“’Putting Customers First’ is the most important core value we have internally at ThirdLove and our objective is to listen to, respect and delight our customers, always,” said David Spector, Co-Founder at ThirdLove. “Since we switched to Kustomer, ThirdLove’s Fit Stylists and team managers finally have the ability to meet the personalized needs of our customers, however they want to communicate with us and across every channel. Our teams are more efficient and better trained, and our customers are happier – nothing makes me more thankful as a founder!”

During 2019, Kustomer delivered significant platform enhancements and innovation. Most recently, the company announced KustomerIQ, which embeds Artificial Intelligence and Machine Learning across the platform to enable companies to provide smarter, automated, and more personalized customer experiences. In September, Kustomer launched its first EU data center in Dublin to better serve its growing international client base. And by the end of this year, Kustomer plans to roll out next-generation CRM capabilities that will further establish the platform as the system of record for managing customer experiences.

Over the last quarter, Kustomer has also added three key executives. Gabe Larsen joined as VP, Marketing from Xant (formerly InsideSales.com). Mike Chapin, formerly of Knewton, will serve as VP, General Counsel, and Secretary. Tanya Livingstone also joins Kustomer from Knewton as VP, People. “As we look to the future and our next phase of growth, we are fortunate to have Gabe, Mike, and Tanya join us. These three leaders will play a big role in scaling our business for success as we plan to double our headcount in the next twelve months,” says Birnbaum. “I look forward to working with these talented executives and welcome them to the Krew.”

To learn more about Kustomer visit www.kustomer.com or reach out by email to info@kustomer.com

 
About Kustomer
Kustomer is the omnichannel SaaS platform reimagining enterprise customer service to deliver standout experiences – not resolve tickets. A customer-centric solution, Kustomer helps brands increase satisfaction and loyalty by empowering agents to engage customers in personalized, efficient, and effortless conversations. Today, Kustomer is the core platform of some of the leading customer service brands like Glossier, Ring, ThirdLove, Rent the Runway, Sweetgreen, Glovo, Away, UNTUCKit. Headquartered in NYC, Kustomer was founded in 2015 by serial entrepreneurs Brad Birnbaum and Jeremy Suriel, has raised $173.5M in venture funding, and is backed by leading VCs including: Coatue, Tiger Global Management, Battery Ventures, Redpoint Ventures, Cisco Investments, Canaan Partners, Boldstart Ventures and Social Leverage.

 
For Media Inquiries:
Cari Sommer
RAISE Communications
info@raisecg.com
 

Kustomer Keeps Client Data Safe, Secure and Private

Recently, Kustomer was referenced in the New York Times. In almost all circumstances that would be a good thing for a fast growing startup. But in this case, it was not. The New York Times article was not about how Kustomer is revolutionizing customer service. It was not about our commitment and singular mission of helping businesses treat their customers better, and our fast growth since 2015. It was about consumer value scores and our use of data. We felt this issue is such an important one that it required clarification.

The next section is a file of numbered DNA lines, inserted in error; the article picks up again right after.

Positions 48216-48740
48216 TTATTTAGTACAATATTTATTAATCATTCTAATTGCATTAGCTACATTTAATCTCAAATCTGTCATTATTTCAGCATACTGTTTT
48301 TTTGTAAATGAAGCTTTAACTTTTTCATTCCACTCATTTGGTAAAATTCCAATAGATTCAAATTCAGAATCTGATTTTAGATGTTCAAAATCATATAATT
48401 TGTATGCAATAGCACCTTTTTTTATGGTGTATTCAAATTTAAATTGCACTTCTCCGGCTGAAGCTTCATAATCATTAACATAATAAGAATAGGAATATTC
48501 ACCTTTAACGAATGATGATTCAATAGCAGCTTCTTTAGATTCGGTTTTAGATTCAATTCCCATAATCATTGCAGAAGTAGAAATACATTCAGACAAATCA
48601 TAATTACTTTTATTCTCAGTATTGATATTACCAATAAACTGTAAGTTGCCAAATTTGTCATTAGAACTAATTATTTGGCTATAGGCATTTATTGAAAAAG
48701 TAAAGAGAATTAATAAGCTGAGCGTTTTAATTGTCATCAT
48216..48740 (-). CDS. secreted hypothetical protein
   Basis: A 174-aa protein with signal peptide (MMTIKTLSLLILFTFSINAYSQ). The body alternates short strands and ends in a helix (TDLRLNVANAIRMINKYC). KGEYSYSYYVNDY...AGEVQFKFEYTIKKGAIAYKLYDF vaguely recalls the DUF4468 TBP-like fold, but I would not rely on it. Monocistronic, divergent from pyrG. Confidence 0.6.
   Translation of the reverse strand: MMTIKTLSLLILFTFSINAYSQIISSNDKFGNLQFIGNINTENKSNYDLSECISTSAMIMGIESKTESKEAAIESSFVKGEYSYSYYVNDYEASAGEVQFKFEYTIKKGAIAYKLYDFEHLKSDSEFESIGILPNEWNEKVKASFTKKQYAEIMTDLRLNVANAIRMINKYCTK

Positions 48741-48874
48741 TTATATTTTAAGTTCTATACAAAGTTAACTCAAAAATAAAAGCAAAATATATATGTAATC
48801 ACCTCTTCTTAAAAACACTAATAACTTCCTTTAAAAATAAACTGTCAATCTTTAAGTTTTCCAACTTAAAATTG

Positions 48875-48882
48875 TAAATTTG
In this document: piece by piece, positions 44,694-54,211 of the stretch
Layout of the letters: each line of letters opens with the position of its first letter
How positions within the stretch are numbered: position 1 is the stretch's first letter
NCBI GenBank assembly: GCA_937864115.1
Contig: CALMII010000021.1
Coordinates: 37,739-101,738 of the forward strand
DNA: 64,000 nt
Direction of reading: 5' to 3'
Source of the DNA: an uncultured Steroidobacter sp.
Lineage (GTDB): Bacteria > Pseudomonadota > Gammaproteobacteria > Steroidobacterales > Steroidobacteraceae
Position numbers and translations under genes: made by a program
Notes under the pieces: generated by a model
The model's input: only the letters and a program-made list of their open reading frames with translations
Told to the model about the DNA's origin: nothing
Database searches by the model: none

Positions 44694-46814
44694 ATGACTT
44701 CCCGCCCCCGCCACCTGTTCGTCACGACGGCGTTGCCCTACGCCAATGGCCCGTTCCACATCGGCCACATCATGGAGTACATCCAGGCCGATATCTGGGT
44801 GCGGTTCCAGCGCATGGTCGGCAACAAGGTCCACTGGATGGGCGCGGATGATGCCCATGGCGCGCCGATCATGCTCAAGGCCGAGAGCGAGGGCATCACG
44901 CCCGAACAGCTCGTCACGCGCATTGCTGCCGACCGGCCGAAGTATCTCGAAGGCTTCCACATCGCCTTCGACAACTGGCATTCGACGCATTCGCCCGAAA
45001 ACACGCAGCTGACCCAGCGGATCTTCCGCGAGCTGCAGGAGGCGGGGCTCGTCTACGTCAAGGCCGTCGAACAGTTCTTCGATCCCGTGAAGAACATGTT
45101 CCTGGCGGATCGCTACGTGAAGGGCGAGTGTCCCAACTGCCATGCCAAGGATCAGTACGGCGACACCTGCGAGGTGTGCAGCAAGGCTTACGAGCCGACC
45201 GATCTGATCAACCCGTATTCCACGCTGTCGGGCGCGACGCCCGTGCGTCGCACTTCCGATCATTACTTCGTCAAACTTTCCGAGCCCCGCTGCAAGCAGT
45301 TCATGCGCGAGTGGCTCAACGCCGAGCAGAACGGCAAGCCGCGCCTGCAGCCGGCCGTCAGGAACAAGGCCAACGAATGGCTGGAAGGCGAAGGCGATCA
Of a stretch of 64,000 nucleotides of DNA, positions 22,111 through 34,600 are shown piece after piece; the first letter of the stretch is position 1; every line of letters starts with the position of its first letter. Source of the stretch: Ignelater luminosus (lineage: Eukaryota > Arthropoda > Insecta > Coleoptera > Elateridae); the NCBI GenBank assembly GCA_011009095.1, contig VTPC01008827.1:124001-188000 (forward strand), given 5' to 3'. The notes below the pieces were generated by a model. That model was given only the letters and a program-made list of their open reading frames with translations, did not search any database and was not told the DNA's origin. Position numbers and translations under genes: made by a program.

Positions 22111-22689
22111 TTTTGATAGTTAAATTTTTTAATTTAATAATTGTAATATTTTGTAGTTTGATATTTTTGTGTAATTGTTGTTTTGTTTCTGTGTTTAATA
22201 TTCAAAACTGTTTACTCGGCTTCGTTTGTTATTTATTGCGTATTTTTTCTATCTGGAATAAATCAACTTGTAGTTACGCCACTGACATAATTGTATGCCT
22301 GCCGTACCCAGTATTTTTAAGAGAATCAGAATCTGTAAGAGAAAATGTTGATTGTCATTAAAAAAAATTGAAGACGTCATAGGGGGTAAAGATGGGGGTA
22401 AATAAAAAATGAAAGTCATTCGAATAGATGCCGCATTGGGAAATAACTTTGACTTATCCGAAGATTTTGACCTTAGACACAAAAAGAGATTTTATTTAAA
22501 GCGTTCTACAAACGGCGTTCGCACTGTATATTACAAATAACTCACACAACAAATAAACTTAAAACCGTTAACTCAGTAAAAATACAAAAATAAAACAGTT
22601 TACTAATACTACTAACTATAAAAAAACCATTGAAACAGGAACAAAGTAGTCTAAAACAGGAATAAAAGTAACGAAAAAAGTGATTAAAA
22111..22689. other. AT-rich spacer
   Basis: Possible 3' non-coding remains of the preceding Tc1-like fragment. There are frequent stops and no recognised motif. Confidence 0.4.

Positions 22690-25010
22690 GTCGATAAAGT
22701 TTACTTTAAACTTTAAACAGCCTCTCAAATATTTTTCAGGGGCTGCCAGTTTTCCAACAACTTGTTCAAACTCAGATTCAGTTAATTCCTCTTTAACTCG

Kustomer does not develop, generate or provide consumer value scores based on client data. Kustomer. Does. Not. Do. Consumer. Scoring. We don’t sell any personal data we come in contact with, use it for our internal business purposes, nor aggregate or share it across our clients.

As an enterprise SaaS software solution that powers the customer experience of today’s best brands across the globe, we take seriously the value of the data that may be placed in our hands by our clients. It is true, that in the course of using the Kustomer platform, our clients will necessarily store data of their customers. Our only role when it comes to that data is to help our clients deliver a standout service experience while keeping that data private and secure.

We know our clients take the data privacy and security practices of their vendors seriously. Various data privacy laws require it and their reputations depend on it. We are vetted regularly around the strength of our privacy and security controls.

To provide independent validation of our security practices and controls for safeguarding client data and to ensure that our clients meet their regulatory and compliance requirements, we have sought and achieved compliance for GDPR, HIPAA, SOC2 Type 1, and EU-US and Swiss-US Data Privacy Shield.

We have built robust logging, auditing, monitoring, and data encryption capabilities into the platform. We have also adopted industry best practices for security controls and processes throughout the many layers of the application environment and software development lifecycle. This has included strict endpoint management, extensive employee security awareness training, and comprehensive vulnerability management with regular 3rd-party penetration testing and code reviews.